The Division of Forensic Medicine and Toxicology at the University of Cape Town is a multi-focused department, with an emphasis on forensic medicine, research and public policy. The academic staff are either on the joint staff establishment of the University of Cape Town and the PGWC: Health: Forensic Pathology Services, or fully employed by UCT. The joint staff as Forensic Pathologists is responsible for the medico-legal investigations of unnatural deaths in the West Metropole of the City of Cape Town, and the UCT staff is responsible for the Biomedical Forensic Science teaching and research. Based at the Salt River Mortuary, one of the busiest mortuaries in the world, the joint staff from the Forensic Medicine and Toxicology division perform about 3500 autopsies per annum.
In addition to the medico-legal investigations, the department also has a strong focus on public policy and health promotion relating specifically to violence against women and children, the role of drugs and toxins in deaths, and firearm injuries. The department has dedicated research laboratories, where research is being conducted on various aspects of Forensic Medicine, including the creation of a violence and injury database for the Cape Town West Metropole. In addition to the service delivery and other activities that the department is responsible for, the staff also provide teaching and mentoring to the medical, science and law students from the University of Cape Town and hosts several international scholars each year.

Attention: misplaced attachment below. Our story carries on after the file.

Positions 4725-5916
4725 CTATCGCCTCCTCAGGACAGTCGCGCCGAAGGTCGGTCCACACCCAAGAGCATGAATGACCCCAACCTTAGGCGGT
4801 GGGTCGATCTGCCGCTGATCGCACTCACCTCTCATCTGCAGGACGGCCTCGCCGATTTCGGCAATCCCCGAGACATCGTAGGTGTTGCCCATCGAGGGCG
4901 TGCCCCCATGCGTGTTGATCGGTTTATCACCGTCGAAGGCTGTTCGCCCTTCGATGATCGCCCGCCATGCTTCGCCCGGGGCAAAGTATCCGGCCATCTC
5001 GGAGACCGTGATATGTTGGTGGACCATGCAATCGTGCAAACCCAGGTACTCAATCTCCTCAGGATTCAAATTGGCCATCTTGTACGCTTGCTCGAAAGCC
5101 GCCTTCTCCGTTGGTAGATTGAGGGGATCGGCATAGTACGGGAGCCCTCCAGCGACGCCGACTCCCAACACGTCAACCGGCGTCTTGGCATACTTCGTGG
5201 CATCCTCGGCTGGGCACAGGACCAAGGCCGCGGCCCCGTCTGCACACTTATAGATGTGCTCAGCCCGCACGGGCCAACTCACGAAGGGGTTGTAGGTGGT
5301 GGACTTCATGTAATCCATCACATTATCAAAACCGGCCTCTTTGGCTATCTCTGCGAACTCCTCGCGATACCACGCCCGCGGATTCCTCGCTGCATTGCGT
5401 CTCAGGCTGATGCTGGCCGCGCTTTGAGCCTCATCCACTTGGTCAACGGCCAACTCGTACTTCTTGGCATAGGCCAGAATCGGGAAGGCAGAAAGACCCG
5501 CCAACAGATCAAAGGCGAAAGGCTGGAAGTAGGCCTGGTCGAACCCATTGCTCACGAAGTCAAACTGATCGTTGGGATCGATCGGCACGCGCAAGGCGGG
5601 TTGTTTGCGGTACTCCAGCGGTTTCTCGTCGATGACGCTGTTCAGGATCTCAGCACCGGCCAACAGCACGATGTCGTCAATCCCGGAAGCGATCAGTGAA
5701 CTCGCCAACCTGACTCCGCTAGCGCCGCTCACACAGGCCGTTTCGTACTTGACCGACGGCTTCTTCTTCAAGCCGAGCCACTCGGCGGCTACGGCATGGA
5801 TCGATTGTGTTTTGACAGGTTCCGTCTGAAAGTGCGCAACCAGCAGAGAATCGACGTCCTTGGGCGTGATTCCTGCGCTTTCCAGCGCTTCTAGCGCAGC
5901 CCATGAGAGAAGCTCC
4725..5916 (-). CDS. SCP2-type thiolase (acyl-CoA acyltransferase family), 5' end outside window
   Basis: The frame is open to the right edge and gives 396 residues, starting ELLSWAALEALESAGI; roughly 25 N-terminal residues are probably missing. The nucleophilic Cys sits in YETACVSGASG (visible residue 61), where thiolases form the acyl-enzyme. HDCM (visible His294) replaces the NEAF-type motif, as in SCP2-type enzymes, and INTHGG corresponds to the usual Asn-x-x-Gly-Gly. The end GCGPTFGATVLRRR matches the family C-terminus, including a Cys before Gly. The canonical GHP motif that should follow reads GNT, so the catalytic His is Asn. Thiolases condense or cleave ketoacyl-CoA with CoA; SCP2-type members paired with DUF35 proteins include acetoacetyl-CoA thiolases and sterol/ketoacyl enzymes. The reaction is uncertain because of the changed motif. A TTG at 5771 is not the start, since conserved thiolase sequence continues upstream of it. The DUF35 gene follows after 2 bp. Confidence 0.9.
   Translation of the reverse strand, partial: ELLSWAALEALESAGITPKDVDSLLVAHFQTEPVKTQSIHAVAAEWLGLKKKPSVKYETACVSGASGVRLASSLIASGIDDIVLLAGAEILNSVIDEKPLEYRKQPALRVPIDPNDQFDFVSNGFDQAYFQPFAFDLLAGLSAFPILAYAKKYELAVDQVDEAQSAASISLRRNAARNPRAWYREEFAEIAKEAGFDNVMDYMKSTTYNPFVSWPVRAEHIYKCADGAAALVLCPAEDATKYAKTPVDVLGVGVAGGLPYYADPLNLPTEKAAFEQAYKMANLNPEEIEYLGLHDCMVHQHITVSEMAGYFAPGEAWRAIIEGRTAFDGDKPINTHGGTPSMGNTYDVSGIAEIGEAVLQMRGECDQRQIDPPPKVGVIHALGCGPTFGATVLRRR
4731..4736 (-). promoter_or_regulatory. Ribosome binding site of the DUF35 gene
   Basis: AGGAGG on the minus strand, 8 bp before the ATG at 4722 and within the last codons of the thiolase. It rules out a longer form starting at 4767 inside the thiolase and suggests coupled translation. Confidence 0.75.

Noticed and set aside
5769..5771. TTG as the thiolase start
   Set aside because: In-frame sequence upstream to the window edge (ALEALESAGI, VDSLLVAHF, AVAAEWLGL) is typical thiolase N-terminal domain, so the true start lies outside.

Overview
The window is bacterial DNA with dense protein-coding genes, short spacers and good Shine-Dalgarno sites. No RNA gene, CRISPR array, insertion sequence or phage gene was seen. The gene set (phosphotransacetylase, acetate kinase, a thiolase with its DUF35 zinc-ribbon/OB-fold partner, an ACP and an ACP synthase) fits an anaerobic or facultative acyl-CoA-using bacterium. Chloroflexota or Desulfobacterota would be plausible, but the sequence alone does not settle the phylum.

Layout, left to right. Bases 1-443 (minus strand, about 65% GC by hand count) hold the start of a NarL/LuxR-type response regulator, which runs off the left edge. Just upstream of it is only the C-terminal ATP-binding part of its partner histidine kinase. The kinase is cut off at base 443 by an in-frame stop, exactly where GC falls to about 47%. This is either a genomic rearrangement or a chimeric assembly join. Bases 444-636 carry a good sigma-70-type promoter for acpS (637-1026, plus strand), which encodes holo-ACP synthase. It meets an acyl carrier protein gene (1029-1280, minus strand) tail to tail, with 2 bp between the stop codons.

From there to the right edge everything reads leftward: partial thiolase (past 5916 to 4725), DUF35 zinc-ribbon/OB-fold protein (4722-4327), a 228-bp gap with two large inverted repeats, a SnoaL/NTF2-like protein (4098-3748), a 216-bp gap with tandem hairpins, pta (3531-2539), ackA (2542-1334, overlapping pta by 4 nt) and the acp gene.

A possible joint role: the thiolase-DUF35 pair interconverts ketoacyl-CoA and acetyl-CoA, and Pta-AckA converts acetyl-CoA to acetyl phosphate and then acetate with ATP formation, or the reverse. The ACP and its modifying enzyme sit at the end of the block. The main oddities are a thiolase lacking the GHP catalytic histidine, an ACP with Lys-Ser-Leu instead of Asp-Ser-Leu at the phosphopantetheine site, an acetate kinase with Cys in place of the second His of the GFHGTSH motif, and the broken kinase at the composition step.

Based on the experience of our Forensic Pathologists in medico-legal investigations, the Forensic Pathology team provide expert opinions and testimony for high profile international criminal cases, natural and non-natural disasters, and are invited lecturers at international conferences around the globe.
There are active collaborations with the departments of Surgery, Obstetrics and Gynaecology, Human Genetics, Human Biology, Paediatrics and Psychiatry; and the Law faculty at the University of Cape Town.
Head of Division
Professor Lorna Martin
Chantal van Niekerk